Potential Impact of the 2012 Election on US Labor Relations

After the 2008 Presidential elections it was widely expected that the Obama Administration and Congress, which was controlled by the Democratic party, would pass legislation making it easier for trade unions to organize workers. Private sector union membership has been on a steady decline for the past few decades and currently less than 7 percent of private sector workers are members of unions.

The legislative efforts, however, failed with the defeat of the so-called Employee Free Choice Act. As a result, the Obama Administration shifted its focus to the government agencies responsible for enforcing existing U.S. labor laws, such as the National Labor Relations Board ("NLRB"), the National Mediation Board ("NMB") and the Department of Labor ("DOL"). The President appointed allies of the union movement to critical positions in those agencies, which have, in turn, attempted to achieve through agency regulation what could not be achieved through legislation. For example, shortly after President Obama appointed union advocates to the NMB, which has authority over labor relations in the airline and railway industries, the NMB significantly relaxed union representation election procedures that had been in place for more than fifty years.

Similarly, the President's appointees to the NLRB have issued regulations and decisions that encourage collective actions by employees against employers, even in non-unionized workplaces.  For example, the NLRB issued a new rule requiring all private sector employers (regardless of whether they employ union members) to display a poster in the workplace that essentially encourages workers to form unions. That NLRB rule is currently being challenged in court.

The NLRB has also significantly expanded the types of employee behaviour that it considers to be protected activity.  The NLRB has recently taken the position that employees have the right to use social media such as Facebook to disparage their employer or fellow employees.  The NLRB has also said that employees have the right, while on duty and in a pay status, to engage in public demonstrations intended to embarrass key management officials.  At the same time the NLRB has limited an employer's right to control access to its premises by off-duty employees or even non-employees who wish to undertake actions disruptive to the employer's operations.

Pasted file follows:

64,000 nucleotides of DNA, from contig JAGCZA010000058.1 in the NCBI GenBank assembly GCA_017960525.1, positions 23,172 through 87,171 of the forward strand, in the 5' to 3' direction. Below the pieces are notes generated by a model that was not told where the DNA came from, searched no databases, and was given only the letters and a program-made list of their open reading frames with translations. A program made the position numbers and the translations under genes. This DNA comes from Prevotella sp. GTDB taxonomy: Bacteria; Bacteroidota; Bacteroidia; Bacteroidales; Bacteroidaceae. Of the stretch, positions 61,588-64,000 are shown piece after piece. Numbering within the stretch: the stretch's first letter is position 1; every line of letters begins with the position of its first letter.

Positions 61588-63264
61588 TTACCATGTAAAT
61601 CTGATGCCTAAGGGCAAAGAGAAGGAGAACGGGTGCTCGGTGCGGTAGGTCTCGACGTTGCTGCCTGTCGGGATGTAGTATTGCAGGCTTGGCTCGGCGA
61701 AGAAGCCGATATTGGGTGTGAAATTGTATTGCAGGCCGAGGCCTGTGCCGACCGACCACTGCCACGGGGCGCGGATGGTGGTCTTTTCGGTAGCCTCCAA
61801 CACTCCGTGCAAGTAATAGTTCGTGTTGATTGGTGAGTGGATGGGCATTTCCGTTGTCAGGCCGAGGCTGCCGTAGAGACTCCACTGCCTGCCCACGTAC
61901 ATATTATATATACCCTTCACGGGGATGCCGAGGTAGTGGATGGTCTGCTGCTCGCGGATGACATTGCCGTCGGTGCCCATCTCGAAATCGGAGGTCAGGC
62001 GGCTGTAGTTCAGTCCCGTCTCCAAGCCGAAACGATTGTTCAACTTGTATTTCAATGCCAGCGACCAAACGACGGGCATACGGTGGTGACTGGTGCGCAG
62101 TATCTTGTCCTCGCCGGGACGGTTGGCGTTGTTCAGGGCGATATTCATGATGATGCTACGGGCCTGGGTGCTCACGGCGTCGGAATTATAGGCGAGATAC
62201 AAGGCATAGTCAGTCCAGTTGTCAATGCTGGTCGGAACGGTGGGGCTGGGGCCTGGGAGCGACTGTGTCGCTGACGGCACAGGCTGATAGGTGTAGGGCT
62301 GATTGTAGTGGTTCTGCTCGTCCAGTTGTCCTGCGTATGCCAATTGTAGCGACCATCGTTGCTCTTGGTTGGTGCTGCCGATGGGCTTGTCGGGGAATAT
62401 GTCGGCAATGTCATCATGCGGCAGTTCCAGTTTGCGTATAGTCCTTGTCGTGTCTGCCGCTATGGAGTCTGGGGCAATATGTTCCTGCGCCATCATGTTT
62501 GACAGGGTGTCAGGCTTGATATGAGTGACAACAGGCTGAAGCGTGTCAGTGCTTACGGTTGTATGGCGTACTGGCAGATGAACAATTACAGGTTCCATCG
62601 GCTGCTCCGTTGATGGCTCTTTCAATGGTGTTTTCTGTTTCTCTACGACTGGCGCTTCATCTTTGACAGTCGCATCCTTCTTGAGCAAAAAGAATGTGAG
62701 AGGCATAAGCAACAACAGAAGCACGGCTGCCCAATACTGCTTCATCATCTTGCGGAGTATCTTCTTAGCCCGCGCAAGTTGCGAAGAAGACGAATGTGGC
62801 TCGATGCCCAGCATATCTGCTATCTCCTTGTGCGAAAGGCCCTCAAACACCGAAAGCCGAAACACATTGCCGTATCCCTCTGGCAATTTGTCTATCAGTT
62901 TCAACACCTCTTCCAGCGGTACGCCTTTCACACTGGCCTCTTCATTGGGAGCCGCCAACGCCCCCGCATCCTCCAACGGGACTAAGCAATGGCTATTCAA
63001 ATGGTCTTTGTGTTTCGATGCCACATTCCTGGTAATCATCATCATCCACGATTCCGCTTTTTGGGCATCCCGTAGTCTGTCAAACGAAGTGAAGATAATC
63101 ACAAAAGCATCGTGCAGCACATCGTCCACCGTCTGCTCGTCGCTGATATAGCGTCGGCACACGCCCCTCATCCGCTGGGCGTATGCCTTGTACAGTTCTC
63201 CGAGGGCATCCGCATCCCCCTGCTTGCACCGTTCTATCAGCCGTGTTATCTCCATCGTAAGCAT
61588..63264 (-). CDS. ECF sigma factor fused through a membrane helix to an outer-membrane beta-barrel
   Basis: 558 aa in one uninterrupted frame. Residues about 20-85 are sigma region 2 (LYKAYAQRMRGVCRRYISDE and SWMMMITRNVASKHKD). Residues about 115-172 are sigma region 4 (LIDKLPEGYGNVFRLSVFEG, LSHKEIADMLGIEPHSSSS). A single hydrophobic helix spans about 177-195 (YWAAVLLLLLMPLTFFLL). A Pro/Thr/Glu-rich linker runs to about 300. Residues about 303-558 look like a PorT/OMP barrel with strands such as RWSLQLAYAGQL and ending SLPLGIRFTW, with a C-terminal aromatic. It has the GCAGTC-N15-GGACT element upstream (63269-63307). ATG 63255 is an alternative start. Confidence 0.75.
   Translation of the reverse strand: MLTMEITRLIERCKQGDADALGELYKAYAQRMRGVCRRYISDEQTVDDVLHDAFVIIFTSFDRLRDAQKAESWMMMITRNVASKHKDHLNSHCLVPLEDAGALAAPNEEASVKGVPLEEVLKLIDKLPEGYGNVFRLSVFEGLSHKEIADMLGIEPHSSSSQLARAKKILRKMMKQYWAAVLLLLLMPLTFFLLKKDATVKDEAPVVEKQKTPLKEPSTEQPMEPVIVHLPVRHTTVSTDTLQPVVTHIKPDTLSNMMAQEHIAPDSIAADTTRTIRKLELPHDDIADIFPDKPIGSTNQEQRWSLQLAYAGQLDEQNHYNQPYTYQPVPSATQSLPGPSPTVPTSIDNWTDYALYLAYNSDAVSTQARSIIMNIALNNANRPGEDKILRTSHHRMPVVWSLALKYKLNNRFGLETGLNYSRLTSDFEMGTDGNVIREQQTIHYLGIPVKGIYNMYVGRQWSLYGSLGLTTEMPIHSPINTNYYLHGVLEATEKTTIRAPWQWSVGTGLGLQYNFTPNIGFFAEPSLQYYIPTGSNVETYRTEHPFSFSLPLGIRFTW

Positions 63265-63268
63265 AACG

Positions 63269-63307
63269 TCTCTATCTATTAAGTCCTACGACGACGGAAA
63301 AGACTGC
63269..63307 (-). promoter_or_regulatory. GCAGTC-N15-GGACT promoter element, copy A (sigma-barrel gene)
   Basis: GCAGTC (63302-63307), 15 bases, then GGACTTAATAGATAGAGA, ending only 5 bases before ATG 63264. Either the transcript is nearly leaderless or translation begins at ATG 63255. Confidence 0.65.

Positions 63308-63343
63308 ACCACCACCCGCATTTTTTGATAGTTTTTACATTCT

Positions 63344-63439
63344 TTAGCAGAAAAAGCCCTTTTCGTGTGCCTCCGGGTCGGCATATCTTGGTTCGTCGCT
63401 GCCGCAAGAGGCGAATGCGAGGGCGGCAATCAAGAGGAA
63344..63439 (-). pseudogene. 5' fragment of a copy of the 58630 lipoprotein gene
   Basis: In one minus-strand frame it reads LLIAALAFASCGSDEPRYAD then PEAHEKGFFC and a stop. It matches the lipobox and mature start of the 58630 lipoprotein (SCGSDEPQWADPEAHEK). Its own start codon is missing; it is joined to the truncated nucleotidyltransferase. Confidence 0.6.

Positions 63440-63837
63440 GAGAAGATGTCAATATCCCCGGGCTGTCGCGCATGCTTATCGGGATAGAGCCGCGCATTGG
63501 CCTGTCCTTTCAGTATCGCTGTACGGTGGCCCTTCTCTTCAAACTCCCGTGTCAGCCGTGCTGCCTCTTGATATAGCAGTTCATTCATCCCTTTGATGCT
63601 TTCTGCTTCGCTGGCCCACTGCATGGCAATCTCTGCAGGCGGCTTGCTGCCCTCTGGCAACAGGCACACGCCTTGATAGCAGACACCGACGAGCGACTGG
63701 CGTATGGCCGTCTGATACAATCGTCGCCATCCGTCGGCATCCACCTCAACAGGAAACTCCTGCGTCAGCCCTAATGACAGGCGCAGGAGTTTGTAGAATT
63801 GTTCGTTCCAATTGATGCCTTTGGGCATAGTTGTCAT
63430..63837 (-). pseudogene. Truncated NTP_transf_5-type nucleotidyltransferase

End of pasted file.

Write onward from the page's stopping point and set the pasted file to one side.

During the Obama Administration, the Department of Labor has seen its budget increase by billions of dollars and it has issued scores of new regulations and hired hundreds of new investigators.

The pro-unionization policies from federal agencies are expected to continue and perhaps even increase if President Obama is re-elected. If the Democrats gain control of both houses of Congress, we could also see renewed legislative efforts to support trade unions and impose additional restrictions on business. If Mitt Romney is elected President, we would expect to see government agencies adopt a more pro-business attitude and begin to reduce the regulatory burdens imposed in recent years. In addition, if the Republican party continues to control the House of Representatives and gains control of the Senate, we could see attempts to enact more pro-business legislation. A new President's power to effect immediate change would be constrained somewhat, however, because of the legal requirements for altering regulations that are already in place.  In addition, appointees to agencies such as the NLRB and NMB serve for a set number of years and several Obama appointees will retain their seat for the remainder of their term even if Mitt Romney is elected.

This article was written by Dave Baffa, Jack Toner and Leon Sequeira of Seyfarth Shaw LLP